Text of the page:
(1) (2) (3) (4) (5) (6) (7)


1 Aceh 0.33 0.32 0.34 0.34 0.33
2 North Sumatera 0.35 0.33 0.35 0.31 0.34
3 West Sumatera 0.35 0.36 0.36 0.33 0.34
4 Riau 0.36 0.40 0.37 0.38 0.36
5 Jambi 0.34 0.34 0.35 0.34 0.36
6 South Sumatera 0.34 0.40 0.38 0.38 0.36
7 Bengkulu 0.36 0.35 0.39 0.36 0.38
8 Lampung 0.37 0.36 0.36 0.33 0.38
9 Bangka Belitung Islands 0.30 0.29 0.31 0.30 0.28
10 Riau Islands 0.32 0.35 0.36 0.44 0.36
11 DKI Jakarta 0.44 0.42 0.43 0.44 0.43
12 West Java 0.41 0.41 0.41 0.40 0.41
13 Central Java 0.38 0.38 0.39 0.39 0.38
14 DI Yogyakarta 0.40 0.43 0.44 0.43 0.43
15 East Java 0.37 0.36 0.36 0.40 0.42
16 Banten 0.40 0.39 0.40 0.42 0.40
17 Bali 0.41 0.43 0.40 0.44 0.38
18 West Nusa Tenggara 0.36 0.35 0.36 0.39 0.37
19 East Nusa Tenggara 0.36 0.36 0.35 0.35 0.34
20 West Kalimantan 0.40 0.38 0.40 0.40 0.33
21 Central Kalimantan 0.34 0.33 0.35 0.36 0.33
22 South Kalimantan 0.37 0.38 0.36 0.33 0.35
23 East Kalimantan 0.38 0.36 0.37 0.36 0.32
24 North Kalimantan - - - - 0.29
25 North Sulawesi 0.39 0.43 0.42 0.44 0.37
26 Sulawesi Tengah 0.38 0.40 0.41 0.35 0.37
27 South Sulawesi 0.41 0.41 0.43 0.45 0.42
28 Sulawesi Tenggara 0.41 0.40 0.43 0.40 0.40
29 Gorontalo 0.46 0.44 0.44 0.45 0.42
30 West Sulawesi 0.34 0.31 0.35 0.38 0.36
31 Maluku 0.41 0.38 0.37 0.33 0.34
32 North Maluku 0.33 0.34 0.32 0.32 0.28
33 West Papua 0.40 0.43 0.43 0.41 0.44

Indonesia 0.41 0.41 0.41 0.41 0.41


34 Papua 0.42 0.44 0.44 0.46 0.42

Source: Statistics-Indonesia, 2016


Note: Gini Index is a coefficient that represents the inequality of income distribution, the coefficient value being 0 - 1.
Value of 0 represents equal distribution and value of 1 represents equal distribution.
Annex 1.13
AVERAGE PERCENTAGE OF MONTHLY EXPENDITURE PER CAPITA
BY COMMODITY, 2014

Average Monthly
No Commodity Expenditure per Capita
(%)
(1) (2) (3)
I Food
1 Grains 7.76
2 Tubers 0.46
3 Fish 4.10
4 Meat 1.93
5 Eggs and Milk 3.08
6 Vegetables 3.87
7 Beans 1.33
8 Fruit 2.48
9 Oil and Fat 1.64
10 Drinks 1.73
11 Spices 0.95
12 Other Food Commodities 1.01
13 Delicatessen and Beverages 13.37

Total Food Expenditure 50.04


14 Tobacco and Betel 6.33

II Non Food
1 Housing and Household Amenities 20.75
2 Goods and Services 12.35
3 Education 3.92
4 Health 3.29
5 Clothing, Footwear and Headgear 1.91
6 Durable Comodities 4.45
7 Tax and Insurance 1.78

Total Non Food Expenditure 49.96


8 Festival and Ceremonial Utilities 1.51

Total Food and Non Food Expenditure 100.00


Source: Statistics-Indonesia, 2015
Note: National Socio-Economic Survey (Susenas ), March 2014
Annex 1.14
AVERAGE PERCENTAGE OF MONTHLY NON FOOD EXPENDITURE PER CAPITA, 2014

Housing and Clothing, Festival and


Goods and Durable Taxes, Levies
No Province Household Education Health Footwear and Ceremonial Total
Services Commodities and Insurance
Amenities Headgear Utilities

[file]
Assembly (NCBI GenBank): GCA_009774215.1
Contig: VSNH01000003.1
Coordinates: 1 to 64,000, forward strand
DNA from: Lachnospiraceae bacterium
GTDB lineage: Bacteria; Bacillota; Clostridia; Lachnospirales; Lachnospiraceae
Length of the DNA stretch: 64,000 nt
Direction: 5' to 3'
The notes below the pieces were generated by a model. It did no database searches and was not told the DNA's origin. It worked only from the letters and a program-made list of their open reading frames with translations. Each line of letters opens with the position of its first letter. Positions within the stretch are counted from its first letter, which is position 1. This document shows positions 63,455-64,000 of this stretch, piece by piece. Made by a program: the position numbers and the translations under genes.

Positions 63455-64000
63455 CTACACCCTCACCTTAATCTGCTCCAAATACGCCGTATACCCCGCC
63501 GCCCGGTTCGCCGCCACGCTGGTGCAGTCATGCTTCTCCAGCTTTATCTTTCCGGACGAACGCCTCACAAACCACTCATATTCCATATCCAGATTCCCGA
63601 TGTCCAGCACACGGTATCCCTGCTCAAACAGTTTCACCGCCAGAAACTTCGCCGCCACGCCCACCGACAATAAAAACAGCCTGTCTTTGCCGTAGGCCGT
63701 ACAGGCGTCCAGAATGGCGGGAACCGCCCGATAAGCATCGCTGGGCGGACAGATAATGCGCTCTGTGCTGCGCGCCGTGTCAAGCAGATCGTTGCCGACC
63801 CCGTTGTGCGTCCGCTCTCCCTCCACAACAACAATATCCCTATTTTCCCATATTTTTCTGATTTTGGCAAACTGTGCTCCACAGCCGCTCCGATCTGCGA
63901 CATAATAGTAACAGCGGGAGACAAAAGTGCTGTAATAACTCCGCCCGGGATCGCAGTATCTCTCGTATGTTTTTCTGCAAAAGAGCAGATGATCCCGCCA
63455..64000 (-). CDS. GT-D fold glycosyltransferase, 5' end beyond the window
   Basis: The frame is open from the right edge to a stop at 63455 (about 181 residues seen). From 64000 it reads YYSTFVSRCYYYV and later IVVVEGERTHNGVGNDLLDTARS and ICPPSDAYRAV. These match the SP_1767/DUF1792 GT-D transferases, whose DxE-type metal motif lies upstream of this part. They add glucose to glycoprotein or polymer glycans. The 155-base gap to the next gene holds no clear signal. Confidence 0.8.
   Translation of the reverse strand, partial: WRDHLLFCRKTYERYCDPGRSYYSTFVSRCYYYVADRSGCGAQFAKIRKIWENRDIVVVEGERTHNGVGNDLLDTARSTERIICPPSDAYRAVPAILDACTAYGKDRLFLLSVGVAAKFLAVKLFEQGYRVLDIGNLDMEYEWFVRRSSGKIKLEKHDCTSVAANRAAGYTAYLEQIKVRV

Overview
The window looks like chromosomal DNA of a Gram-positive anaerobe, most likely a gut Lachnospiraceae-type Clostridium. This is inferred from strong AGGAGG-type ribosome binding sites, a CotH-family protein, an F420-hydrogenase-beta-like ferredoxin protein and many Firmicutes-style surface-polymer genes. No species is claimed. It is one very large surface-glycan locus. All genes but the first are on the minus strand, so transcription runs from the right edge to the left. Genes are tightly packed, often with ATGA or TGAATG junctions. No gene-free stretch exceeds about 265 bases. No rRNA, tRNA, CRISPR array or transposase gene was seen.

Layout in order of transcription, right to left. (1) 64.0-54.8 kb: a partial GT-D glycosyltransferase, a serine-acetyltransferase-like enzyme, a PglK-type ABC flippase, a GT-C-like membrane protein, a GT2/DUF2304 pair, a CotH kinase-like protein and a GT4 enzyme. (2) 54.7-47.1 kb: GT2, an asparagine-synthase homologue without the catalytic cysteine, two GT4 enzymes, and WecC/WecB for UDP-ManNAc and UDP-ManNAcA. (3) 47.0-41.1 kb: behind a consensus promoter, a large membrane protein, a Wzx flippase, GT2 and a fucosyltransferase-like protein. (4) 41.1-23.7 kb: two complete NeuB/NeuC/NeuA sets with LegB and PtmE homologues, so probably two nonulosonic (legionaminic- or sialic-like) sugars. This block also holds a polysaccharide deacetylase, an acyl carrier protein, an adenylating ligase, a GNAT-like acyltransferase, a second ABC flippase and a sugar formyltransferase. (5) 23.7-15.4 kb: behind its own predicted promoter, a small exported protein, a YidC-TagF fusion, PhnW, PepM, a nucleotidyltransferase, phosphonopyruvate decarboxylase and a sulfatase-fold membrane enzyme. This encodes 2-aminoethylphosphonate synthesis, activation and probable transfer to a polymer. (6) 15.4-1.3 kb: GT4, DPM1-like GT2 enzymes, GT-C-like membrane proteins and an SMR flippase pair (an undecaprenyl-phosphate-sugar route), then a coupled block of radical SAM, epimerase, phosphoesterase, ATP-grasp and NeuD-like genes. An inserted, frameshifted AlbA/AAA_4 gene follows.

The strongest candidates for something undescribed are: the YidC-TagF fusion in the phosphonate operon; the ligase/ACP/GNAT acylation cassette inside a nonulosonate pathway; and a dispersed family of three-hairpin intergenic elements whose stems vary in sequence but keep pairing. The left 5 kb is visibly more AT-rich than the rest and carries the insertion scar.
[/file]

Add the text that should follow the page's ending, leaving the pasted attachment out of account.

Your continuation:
(1) (2) (3) (4) (5) (6) (7) (8) (9) (10) (11)
1 Aceh 41.08 29.32 7.96 6.98 4.71 4.02 3.13 2.80 100
2 North Sumatera 41.19 29.46 8.10 6.06 5.75 3.62 3.56 2.26 100
3 West Sumatera 38.46 26.68 9.52 7.01 4.05 7.45 2.99 3.84 100
4 Riau 43.12 27.12 8.90 6.60 4.09 3.82 4.20 2.15 100
5 Jambi 43.00 27.44 5.64 5.04 3.58 7.99 3.17 4.14 100
6 South Sumatera 40.29 26.71 8.72 5.76 5.72 5.90 2.93 3.97 100
7 Bengkulu 39.65 26.68 8.07 4.16 3.61 12.32 3.18 2.33 100
8 Lampung 41.23 27.05 9.49 5.22 4.30 6.73 3.71 2.27 100
9 Bangka Belitung Islands 47.10 24.36 5.87 6.02 4.79 6.94 3.97 0.95 100
10 Riau Islands 46.24 26.52 5.00 4.53 4.13 9.45 2.59 1.54 100
11 DKI Jakarta 47.85 22.11 6.21 5.15 3.67 7.60 3.93 3.48 100
12 West Java 44.20 23.96 8.66 5.68 3.08 7.95 3.60 2.87 100
13 Central Java 33.95 23.75 8.31 10.45 3.32 12.83 3.62 3.77 100
14 DI Yogyakarta 34.87 26.46 12.84 7.15 3.27 8.61 3.73 3.07 100
15 East Java 36.00 23.84 7.82 9.31 2.86 13.85 3.56 2.76 100
16 Banten 41.96 26.48 8.32 4.82 3.04 8.42 5.15 1.81 100
17 Bali 41.94 20.45 7.64 5.74 3.32 8.94 4.87 7.10 100
18 West Nusa Tenggara 45.40 23.18 8.68 5.69 3.86 9.27 2.39 1.53 100
19 East Nusa Tenggara 45.69 23.66 8.94 4.37 7.85 5.64 2.15 1.70 100
20 West Kalimantan 42.75 25.66 7.47 5.58 5.65 8.55 2.62 1.72 100
21 Central Kalimantan 44.90 24.91 4.09 6.27 3.52 9.77 2.28 4.26 100
22 South Kalimantan 42.04 22.01 5.56 6.93 4.06 13.53 2.89 2.98 100
23 East Kalimantan 49.59 25.11 6.20 6.19 3.34 4.04 3.64 1.89 100
24 North Kalimantan - - - - - - - - -
25 North Sulawesi 41.54 23.58 6.58 5.50 10.42 4.17 3.70 4.51 100
26 Sulawesi Tengah 42.55 24.57 6.80 7.21 4.68 7.49 2.36 4.34 100
27 South Sulawesi 36.26 26.11 8.26 5.89 4.58 12.18 3.46 3.26 100
28 Sulawesi Tenggara 42.72 23.88 6.21 3.82 4.06 14.02 2.90 2.39 100
29 Gorontalo 40.67 29.22 6.99 6.30 3.89 6.21 2.36 4.36 100
30 West Sulawesi 38.31 22.73 5.47 7.32 5.10 15.84 2.89 2.34 100
31 Maluku 49.09 27.32 5.69 2.47 7.59 4.96 0.99 1.89 100
32 North Maluku 59.71 24.02 4.79 2.14 5.01 2.24 1.02 1.07 100
33 West Papua 48.06 28.16 2.84 3.42 4.50 5.67 1.85 5.50 100

Indonesia 41.54 24.71 7.84 6.58 3.82 8.92 3.57 3.02 100